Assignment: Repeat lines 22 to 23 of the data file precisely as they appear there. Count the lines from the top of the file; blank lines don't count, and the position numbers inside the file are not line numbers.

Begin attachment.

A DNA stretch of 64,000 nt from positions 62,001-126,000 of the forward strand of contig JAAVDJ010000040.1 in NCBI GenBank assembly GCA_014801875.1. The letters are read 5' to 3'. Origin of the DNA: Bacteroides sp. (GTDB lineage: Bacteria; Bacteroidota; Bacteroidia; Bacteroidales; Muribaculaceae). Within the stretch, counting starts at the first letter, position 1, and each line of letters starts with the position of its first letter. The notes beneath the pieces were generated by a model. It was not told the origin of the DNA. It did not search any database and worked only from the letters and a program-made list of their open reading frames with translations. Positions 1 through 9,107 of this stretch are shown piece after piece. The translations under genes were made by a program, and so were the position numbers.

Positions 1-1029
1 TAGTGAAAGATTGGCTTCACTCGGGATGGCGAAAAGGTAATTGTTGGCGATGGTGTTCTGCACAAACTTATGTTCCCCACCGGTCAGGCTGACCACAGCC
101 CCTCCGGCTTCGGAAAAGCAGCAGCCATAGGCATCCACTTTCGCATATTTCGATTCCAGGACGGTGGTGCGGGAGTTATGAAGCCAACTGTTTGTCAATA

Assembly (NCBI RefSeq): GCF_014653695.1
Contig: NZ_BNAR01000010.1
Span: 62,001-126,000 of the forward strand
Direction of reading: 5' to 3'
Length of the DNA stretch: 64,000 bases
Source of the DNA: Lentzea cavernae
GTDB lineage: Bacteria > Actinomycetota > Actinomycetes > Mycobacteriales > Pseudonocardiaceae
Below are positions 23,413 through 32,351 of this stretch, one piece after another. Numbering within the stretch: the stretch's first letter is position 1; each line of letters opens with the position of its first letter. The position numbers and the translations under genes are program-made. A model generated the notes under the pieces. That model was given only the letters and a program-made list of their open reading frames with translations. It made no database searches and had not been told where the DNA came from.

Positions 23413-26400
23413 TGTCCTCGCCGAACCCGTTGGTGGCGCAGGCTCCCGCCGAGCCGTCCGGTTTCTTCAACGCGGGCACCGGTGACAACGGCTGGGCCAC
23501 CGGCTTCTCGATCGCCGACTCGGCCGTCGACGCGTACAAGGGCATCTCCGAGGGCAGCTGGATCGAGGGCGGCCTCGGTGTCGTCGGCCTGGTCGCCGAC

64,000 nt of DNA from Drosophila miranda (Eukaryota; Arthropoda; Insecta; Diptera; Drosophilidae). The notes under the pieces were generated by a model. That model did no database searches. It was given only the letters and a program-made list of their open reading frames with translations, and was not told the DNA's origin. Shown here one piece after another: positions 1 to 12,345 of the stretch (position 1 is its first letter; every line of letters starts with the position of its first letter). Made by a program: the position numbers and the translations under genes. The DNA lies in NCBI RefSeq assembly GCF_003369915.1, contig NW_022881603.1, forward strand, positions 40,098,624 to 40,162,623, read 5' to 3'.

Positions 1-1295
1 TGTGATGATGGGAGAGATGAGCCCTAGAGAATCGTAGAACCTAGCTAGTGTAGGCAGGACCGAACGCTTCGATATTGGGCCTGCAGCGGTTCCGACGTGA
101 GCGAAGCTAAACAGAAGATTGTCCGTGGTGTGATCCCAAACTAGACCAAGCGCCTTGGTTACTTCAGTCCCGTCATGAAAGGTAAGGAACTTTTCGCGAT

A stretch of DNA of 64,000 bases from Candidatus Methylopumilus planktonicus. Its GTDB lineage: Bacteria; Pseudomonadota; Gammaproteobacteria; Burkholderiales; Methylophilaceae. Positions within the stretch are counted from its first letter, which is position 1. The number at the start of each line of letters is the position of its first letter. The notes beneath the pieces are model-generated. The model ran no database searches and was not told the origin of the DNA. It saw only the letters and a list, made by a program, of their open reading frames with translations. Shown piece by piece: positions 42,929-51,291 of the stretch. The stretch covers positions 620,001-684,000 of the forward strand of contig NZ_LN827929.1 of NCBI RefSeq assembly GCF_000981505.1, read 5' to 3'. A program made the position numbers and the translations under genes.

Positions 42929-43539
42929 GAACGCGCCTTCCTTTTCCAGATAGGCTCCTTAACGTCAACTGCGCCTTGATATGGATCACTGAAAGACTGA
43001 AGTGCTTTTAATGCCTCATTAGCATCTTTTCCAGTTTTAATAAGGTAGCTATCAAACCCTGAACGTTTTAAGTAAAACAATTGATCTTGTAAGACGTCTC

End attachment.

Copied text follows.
42929 GAACGCGCCTTCCTTTTCCAGATAGGCTCCTTAACGTCAACTGCGCCTTGATATGGATCACTGAAAGACTGA
43001 AGTGCTTTTAATGCCTCATTAGCATCTTTTCCAGTTTTAATAAGGTAGCTATCAAACCCTGAACGTTTTAAGTAAAACAATTGATCTTGTAAGACGTCTC